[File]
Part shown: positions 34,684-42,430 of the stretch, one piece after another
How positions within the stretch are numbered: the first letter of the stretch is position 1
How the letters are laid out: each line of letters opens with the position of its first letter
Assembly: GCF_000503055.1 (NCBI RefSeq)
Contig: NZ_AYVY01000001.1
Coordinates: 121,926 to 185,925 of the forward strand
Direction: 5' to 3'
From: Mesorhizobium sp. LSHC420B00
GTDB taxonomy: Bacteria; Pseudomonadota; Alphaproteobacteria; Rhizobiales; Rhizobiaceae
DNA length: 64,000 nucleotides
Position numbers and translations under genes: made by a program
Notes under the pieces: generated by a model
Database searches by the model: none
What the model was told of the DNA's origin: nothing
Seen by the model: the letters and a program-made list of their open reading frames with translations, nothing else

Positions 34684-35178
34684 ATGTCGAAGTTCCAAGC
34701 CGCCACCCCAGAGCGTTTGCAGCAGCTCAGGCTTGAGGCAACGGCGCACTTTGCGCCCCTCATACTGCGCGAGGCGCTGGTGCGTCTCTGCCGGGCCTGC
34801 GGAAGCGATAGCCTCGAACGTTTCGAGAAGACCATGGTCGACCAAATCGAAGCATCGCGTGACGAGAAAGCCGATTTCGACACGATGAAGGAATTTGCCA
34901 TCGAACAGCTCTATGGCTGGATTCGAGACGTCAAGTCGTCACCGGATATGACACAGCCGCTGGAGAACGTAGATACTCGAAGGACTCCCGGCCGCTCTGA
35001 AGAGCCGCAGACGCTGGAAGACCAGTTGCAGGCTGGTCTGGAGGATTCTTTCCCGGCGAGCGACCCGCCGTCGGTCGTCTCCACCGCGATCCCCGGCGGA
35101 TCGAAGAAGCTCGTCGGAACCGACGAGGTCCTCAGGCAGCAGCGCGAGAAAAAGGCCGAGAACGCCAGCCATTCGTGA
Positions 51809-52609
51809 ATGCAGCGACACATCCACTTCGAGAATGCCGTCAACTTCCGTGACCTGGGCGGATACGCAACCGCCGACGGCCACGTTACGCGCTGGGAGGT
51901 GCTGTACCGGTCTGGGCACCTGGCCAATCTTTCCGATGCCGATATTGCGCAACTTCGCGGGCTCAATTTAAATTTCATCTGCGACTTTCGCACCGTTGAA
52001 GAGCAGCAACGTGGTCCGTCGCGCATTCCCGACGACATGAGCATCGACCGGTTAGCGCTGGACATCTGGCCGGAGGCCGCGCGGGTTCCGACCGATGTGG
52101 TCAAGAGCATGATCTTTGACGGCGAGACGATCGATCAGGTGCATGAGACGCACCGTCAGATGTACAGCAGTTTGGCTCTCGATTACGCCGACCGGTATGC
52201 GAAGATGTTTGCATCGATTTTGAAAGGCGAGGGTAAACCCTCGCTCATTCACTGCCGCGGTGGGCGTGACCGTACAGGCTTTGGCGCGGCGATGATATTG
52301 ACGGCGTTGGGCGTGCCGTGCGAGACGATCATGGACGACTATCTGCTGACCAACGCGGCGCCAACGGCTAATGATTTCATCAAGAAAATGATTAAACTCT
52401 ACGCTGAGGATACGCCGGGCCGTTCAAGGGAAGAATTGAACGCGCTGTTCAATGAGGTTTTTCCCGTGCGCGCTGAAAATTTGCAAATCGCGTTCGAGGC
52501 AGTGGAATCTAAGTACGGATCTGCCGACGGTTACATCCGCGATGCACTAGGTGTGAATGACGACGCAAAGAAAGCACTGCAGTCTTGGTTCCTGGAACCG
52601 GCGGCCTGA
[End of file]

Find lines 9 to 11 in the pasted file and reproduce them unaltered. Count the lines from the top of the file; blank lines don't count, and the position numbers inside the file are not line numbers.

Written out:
GTDB taxonomy: Bacteria; Pseudomonadota; Alphaproteobacteria; Rhizobiales; Rhizobiaceae
DNA length: 64,000 nucleotides
Position numbers and translations under genes: made by a program